In his memorable October 27, 1964, speech “A Time for Choosing,” Ronald Reagan noted that one prominent U. S. Senator (William Fulbright) had recently complained that he felt “hobbled in his task by the restrictions of power imposed on him by this antiquated document,” referring to the U. S. Constitution, which the senator considered to be “outmoded” and “incapable of solving the complex problems of the 20th century.” A few years later, in his inaugural address as Governor of California, Ronald Reagan delivered the immortal line, “Freedom is never more than one generation from extinction.”

I was reminded of President Reagan’s words last week when some as-yet unidentified culprit sought to undermine our constitutional system of government by leaking to Politico an early draft of Justice Samuel Alito’s majority opinion in Dobbs v. Jackson Women’s Health Organization. Dobbs, of course, is the Mississippi case in which the U. S. Supreme Court seems poised to reverse Roe v. Wade, the January 22, 1973, decision where the Court somehow read the U. S. Constitution to guarantee a right to an abortion at any time prior to the viability of an unborn child. Although the U. S. Marshal’s investigation into this unprecedented breach of confidentiality is still ongoing, it appears that the purpose of the leak was to intimidate the five justices (Clarence Thomas, Samuel Alito, Neil Gorsuch, Brett Kavanaugh and Amy Coney Barrett) who have decided to reverse Roe v. Wade and return to each state the question of when or whether, to proscribe or restrict the practice of abortion. These justices have been targeted simply because they have the temerity to affirm what anyone who reads the Constitution will quickly discover:  there is no guarantee in the Constitution to an abortion at any time prior to the viability of an unborn child. The Constitution is silent on the topic.  Under the Tenth Amendment, that means the states and the people have the freedom, through their elected officials who represent the voice of the people of their district, to decide when and whether to restrict the practice of abortion.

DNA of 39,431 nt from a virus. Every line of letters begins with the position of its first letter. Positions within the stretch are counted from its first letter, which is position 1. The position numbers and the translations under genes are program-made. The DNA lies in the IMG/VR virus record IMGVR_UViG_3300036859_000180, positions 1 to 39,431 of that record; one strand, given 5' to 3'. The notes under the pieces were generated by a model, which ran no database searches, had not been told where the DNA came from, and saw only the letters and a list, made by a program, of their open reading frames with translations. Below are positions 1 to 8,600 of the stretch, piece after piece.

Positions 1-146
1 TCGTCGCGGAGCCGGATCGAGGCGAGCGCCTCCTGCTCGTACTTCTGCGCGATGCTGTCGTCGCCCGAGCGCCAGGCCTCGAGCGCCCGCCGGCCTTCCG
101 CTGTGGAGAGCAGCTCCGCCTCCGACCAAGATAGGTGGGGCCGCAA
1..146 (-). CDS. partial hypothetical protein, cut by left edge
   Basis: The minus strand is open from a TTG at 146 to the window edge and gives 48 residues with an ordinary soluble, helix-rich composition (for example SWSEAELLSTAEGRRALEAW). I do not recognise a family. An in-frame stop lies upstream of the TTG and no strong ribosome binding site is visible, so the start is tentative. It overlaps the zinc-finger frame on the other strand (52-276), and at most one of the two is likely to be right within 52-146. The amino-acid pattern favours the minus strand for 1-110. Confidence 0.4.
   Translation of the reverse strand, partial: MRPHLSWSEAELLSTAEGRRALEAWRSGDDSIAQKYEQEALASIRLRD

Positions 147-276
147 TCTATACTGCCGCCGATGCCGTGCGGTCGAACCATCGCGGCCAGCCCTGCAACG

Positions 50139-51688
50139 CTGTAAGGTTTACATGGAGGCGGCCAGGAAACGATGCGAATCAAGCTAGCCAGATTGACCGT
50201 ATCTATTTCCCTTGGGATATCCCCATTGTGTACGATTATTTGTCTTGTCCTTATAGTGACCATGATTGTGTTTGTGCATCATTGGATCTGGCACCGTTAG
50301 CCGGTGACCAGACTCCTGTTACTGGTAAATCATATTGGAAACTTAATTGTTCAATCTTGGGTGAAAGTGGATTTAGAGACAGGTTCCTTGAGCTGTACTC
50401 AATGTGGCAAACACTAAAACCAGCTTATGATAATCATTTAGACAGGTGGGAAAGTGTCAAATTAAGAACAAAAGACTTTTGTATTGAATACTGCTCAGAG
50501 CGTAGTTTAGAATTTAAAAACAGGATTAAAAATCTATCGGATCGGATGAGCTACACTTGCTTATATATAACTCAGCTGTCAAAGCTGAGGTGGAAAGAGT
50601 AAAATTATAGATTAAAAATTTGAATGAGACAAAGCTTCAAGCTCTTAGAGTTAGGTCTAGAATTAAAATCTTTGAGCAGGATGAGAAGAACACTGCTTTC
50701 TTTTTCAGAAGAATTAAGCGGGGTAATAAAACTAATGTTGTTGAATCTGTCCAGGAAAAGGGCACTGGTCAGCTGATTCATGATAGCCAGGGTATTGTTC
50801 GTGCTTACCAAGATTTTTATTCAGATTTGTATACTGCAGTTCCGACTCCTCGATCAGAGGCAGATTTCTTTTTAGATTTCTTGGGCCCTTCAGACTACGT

Regrettably, however, some still consider the Constitution to be outmoded, to be an antiquated document incapable of solving the complex problems of the present. Some appear willing to subvert both the constitutional process and the judicial process in order to perpetuate Roe v. Wade, which never had a textual or historical basis in the Constitution and is now within weeks of being overturned. But any assault on the Constitution, whether in the form of an intellectual elite who leaked a confidential draft opinion from the Supreme Court chambers or a group of hooligans who on January 6, 2021, sought to interfere with the lawful transfer of power in the United States, must be repelled.

Our Constitution is now the oldest governing document of any nation on the face of the earth. It was—as its preamble states—adopted to “form a more perfect union.” Our union is perfected not through unlawful verbal or physical assaults against Supreme Court justices but rather through conduct that respects the Constitution and the institutions it established. That venerable document is more than capable of solving the complex problems that face our country and communities today. As the events of the summer unfold after the Opinion in Dobbs v. Jackson Women’s Health Organization is released, whatever the outcome, we must act to protect and defend the Constitution, and to prosecute those who unlawfully assault it. We must do so because, as one of our country’s finest leaders once reminded us, “Freedom is never more than one generation from extinction.”